A bachelorette party or bridal celebration before a wedding is found in most cultures in some way, but they often differ widely. What we see on the streets of the west is likely to look completely alien to women in Asia let’s say.
America and the UK have the bachelorette parties you will recognise. In America weddings are preceded by a Bridal shower where presents are given to the bride to be. In the UK a bachelorette party is called a hen party. The names etymology is up for debate but most likely it is in response to the bachelor party being called a stag do in the UK. With the men allowed an animal it is only fair that the women have their own version. In these “hen parties” there is heavy emphasis, as there is in much of the UK, on alcohol and hen parties are a common sight at night on the streets of major cities. It is not just domestic either as the phenomenon of the hen party has grown into a travel business, as more and more parties travel abroad for a whole weekend. Some of the most popular destinations are Barcelona and Amsterdam.
Common themes on the nights out involve dressing in fancy dress, and a scary amount of phallic symbology.
In Germany they have a more unusual tradition which harks back to its pagan past. They have something called Polterabend which involves the smashing of porcelain. Often it takes place outside the brides family home. It is reminiscent of greek traditions or Jewish weddings. Instead this custom is said to have come from a time when old Germany was broken up into tribes. The smashing of plates and pots created shards which they claimed kept evil spirits away with their edges. A direct translation of Polterabend is Poltern = making loud noises, and abend = evening. This pretty much exactly describes what will be going on at the occasion.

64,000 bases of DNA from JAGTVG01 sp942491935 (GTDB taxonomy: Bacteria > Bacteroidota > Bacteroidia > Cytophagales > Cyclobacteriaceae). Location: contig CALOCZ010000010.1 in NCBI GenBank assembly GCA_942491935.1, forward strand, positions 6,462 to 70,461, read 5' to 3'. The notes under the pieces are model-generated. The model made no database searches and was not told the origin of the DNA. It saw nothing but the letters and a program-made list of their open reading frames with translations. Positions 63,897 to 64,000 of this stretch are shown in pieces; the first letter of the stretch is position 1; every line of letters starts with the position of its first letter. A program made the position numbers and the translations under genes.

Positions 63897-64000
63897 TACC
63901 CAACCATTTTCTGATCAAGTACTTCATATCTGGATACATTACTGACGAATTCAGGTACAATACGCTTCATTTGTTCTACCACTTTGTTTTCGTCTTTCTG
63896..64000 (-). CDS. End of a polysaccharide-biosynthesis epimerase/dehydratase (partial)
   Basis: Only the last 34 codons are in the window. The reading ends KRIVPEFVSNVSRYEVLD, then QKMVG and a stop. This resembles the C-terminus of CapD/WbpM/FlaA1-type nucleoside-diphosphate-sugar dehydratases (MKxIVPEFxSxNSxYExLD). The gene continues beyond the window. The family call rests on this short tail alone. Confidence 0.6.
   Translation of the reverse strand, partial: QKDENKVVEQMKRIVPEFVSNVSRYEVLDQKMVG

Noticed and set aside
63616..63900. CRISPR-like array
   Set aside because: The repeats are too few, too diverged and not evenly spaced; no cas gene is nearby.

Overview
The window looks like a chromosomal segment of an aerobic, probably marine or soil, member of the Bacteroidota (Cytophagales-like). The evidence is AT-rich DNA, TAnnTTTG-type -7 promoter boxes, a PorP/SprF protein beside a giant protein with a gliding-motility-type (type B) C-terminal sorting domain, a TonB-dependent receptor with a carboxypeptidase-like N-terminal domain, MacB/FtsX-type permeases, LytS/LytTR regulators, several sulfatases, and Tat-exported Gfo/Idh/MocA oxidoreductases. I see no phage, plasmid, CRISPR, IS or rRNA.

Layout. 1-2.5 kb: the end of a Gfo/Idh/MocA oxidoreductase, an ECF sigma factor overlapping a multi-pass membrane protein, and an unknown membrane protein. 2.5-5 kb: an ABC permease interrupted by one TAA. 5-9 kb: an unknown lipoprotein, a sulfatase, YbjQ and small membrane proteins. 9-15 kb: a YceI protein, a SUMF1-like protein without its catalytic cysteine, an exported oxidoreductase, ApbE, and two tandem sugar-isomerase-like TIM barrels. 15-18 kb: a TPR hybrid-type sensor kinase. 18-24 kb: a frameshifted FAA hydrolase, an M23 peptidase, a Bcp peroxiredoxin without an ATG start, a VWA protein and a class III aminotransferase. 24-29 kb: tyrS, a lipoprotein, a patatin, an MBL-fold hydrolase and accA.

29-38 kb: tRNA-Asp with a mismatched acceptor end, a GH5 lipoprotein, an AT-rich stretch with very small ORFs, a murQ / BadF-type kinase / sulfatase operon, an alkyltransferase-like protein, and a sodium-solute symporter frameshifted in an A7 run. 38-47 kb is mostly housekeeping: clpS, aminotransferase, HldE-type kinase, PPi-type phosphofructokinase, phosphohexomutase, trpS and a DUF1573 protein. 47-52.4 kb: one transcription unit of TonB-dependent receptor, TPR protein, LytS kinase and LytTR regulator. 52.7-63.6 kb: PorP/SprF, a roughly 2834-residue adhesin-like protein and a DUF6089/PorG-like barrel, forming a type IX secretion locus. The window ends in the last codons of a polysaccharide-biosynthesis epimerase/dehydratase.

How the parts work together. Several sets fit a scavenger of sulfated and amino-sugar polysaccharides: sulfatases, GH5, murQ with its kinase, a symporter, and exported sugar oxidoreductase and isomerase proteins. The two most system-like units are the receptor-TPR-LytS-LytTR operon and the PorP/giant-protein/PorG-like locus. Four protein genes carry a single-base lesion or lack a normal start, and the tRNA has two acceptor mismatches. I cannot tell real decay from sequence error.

Far away from Europe is the culturally distinct Arab and Asian world. Here the loud and brash parties we assimilate with pre weddings are much more sedate. In the middle-east and Arabic countries henna painting is a tradition in most pre wedding parties. The practice is done in the hope of purifying the bride and keeping her away from evil spirits (something that seems a popular trend with these types of celebrations!).
In India, the women gather before the wedding to paint the bride with intricate designs on both the hands and feet called mehndi. When the weddings in India last multiple days, it is understandable you might want an understated celebration beforehand.
South Africa have a tradition that is unique to them. Unlike western countries who like to party, in South Africa they like to take things a bit slower. They enjoy a simple afternoon tea with a twist. The event is called kitchen tea and as the name suggests every gift given to the bride must be related to the kitchen. This is because in the past she would be moving in with her new husband and away from the family home for the first time. Nowadays this is less the case as many women will have lived independently before a wedding, but the tradition still stands. This is probably the only place where the giving of a microwave is seen as a romantic gesture!